Barry Berkman (Bill Hader), a former marine and current assassin-for-hire fresh off of killing some hitmen employed to murder him, sits down in the red leather booth of a Los Angeles diner. He asks the waitress for whiskey, but settles for herbal tea and questions what she has tucked under her arm. She’s an actress, she tells Barry, and it’s a script for an upcoming audition.
“Oh,” says Barry in a matter-of-fact tone. “So am I.”
Barry, a pitch-black dark comedy from writer/director/star Bill Hader, premiered March 25 on HBO. Four episodes into its debut season, the show is a biting tale of self-discovery centered around a drifter of a hitman with the itch to attempt the world’s most visible profession.
Monroe Fuches (Stephen Root), a toned-down John Goodman in Big Lebowski and Barry’s pseudo-uncle who introduced him to paid killing, sends him to Los Angeles after being hired to kill a personal trainer having an affair with the wife of a Chechen mob boss named Goran (Glenn Fleshler). Along with Goran’s partner, the hairless and goofy yet savage NoHo Hank (a reference to the North Hollywood area of Los Angeles in which the show takes place), the Chechens provide the majority of comic relief.
“When I was a kid I saw him once walking out the discotheque,” says NoHo Hank (Anthony Carrigan) while describing the Chechen assassin being sent as reinforcement who apparently has the aim of Randy Johnson. “He flicked cigarette at bird, knocked it out of sky.”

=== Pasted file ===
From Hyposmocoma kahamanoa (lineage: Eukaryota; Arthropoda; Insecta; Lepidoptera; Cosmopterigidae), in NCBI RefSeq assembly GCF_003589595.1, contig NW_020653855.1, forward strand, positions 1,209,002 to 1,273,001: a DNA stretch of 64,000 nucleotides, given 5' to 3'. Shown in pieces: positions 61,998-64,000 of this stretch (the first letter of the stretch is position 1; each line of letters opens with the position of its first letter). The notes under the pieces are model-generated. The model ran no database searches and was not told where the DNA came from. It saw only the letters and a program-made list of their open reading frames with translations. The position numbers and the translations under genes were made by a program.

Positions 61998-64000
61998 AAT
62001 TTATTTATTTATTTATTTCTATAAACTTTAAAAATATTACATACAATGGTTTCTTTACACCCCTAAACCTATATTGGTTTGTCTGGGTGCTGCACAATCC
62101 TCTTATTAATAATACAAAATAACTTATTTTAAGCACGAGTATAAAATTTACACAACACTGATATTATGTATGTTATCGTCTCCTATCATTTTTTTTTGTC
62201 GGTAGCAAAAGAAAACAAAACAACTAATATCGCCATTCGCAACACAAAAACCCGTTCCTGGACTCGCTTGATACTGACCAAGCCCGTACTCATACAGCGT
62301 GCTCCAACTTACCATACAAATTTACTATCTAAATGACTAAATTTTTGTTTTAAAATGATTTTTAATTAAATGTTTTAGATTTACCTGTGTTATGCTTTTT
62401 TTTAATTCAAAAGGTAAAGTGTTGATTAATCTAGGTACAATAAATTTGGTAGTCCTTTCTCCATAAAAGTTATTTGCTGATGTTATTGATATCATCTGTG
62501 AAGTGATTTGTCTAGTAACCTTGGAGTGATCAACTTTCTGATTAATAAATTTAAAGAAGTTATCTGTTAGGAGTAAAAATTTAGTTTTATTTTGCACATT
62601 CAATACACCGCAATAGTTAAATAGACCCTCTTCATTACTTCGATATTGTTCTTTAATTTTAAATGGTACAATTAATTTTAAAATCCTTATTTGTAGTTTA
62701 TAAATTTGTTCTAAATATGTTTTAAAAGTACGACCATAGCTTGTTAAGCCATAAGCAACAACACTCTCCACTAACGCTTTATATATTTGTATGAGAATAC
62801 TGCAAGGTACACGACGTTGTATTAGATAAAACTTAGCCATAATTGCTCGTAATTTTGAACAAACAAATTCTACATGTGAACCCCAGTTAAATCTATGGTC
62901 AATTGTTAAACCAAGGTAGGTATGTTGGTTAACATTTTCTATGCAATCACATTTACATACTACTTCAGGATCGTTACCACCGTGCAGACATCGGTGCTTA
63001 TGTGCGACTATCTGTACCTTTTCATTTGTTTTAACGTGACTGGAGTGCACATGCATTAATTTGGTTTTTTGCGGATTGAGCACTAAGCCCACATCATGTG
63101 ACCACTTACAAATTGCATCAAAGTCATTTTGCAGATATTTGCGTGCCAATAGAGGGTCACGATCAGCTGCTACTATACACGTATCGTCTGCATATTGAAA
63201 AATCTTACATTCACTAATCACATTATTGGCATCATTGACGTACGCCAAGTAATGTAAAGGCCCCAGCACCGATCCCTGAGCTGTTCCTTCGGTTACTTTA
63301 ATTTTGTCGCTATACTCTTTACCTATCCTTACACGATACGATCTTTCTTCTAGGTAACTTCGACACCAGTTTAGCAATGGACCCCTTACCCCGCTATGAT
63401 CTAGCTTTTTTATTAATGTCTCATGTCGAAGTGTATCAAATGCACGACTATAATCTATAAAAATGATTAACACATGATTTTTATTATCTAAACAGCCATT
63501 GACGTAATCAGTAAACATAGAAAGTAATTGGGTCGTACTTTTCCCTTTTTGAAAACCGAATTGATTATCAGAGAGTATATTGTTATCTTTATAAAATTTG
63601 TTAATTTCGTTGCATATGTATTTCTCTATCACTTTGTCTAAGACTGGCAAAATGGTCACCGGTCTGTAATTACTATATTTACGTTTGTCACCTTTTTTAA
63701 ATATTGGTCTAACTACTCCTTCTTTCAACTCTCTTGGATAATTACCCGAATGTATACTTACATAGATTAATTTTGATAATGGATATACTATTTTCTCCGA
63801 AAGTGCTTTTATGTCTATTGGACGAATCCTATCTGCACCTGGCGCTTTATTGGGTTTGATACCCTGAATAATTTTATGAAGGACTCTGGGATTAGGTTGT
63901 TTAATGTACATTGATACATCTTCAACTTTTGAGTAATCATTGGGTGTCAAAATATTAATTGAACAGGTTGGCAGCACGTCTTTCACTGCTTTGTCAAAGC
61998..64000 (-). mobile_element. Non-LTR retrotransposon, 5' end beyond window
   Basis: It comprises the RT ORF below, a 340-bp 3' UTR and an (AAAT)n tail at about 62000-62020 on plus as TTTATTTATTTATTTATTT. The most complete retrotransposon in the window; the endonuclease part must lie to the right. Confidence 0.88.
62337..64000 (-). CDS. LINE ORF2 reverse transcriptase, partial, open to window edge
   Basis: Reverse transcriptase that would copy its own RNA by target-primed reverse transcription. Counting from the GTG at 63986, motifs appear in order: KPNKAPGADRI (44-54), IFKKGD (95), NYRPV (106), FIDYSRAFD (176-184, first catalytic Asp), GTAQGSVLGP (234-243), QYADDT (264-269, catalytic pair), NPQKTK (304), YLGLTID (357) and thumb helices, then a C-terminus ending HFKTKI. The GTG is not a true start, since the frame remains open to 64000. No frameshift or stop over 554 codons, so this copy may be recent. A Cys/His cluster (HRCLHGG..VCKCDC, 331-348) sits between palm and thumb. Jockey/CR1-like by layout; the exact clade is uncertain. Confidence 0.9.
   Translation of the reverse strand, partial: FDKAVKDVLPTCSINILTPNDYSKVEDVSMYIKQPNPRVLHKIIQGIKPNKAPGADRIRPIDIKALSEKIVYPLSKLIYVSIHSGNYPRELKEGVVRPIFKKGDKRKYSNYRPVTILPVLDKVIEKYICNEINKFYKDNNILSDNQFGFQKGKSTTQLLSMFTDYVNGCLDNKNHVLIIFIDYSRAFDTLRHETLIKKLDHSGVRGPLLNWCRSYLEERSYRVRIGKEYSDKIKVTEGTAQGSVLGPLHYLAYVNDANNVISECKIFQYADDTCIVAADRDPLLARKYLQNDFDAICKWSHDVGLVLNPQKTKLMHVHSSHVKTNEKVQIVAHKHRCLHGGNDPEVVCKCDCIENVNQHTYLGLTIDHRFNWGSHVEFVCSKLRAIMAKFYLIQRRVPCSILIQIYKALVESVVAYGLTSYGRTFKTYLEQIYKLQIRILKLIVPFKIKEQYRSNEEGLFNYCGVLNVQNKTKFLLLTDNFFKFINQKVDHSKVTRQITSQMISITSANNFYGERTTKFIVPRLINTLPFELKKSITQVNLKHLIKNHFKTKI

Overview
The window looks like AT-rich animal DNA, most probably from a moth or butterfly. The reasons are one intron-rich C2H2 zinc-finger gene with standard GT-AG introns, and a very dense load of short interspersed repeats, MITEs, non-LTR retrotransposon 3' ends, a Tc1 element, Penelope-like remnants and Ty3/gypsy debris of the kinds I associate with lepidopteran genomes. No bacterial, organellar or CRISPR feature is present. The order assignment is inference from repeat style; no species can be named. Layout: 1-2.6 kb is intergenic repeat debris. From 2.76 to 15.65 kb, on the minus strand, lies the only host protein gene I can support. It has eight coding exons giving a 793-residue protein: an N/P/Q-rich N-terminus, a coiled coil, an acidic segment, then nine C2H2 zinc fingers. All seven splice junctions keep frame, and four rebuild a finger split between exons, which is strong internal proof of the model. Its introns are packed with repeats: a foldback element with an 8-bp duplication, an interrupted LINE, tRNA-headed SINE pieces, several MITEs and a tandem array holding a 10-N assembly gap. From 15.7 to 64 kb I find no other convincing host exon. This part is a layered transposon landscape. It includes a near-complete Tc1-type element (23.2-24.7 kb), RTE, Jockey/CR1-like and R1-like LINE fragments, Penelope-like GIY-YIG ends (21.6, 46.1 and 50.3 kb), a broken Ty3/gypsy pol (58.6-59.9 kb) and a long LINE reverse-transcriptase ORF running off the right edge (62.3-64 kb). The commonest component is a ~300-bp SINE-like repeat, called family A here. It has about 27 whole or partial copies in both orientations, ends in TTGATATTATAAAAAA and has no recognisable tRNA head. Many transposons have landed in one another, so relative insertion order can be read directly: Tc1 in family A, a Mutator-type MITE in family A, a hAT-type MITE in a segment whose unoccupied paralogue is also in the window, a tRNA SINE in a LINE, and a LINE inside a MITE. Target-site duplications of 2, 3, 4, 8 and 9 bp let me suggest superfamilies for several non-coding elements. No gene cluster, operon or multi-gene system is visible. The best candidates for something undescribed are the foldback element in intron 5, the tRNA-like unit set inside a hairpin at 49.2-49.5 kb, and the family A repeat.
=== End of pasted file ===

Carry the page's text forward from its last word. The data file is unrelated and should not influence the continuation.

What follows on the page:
While doing recon on Ryan (Tyler Jacob Moore), the personal trainer who he’s employed to kill, Barry stumbles into the acting class being taken by his target. Led by the beautifully stereotypical acting coach Gene Cousineau (Henry Winkler), the class becomes the show’s catalyst as Barry finds a passion for the stage.
As Ryan endears himself to Barry, who tells the class his last name is Block, the latter is forced to grapple with the reality of his own occupation. He justifies his lifestyle by saying he only takes out bad guys, but Ryan, engaging and friendly, seems less like a menace to society and more like a guy having sex with the wrong person’s wife. Sally Reed (Sarah Goldberg), a classmate and struggling actress with the look of a young Holly Flax of The Office, serves as Barry’s developing love interest. Cousineau, powered by a brilliant performance by Winkler — reminiscent of his role in Arrested Development — joins the Chechens as a main source of the show’s humor.
“You’re already here, give me just a little more time,” says Cousineau while at dinner with the female detective investigating Ryan’s murder. “If that Chicken á la King isn’t the best piece of poultry you’ve ever had in your mouth you can kick me right in the genitals.”
The show’s fourth episode, which aired on April 15, finds Sally making a Facebook profile page for Barry. Nonchalantly and without a hint of intended irony, she explains the value of the social media platform and presents the principal conflict surrounding Barry’s attempt to simply be normal.
“You can find anyone on Facebook now, that’s why it’s great that you’re on it,” says Sally before asking a question that she doesn’t know is rhetorical. “You know, you want people to be able to find you, right?”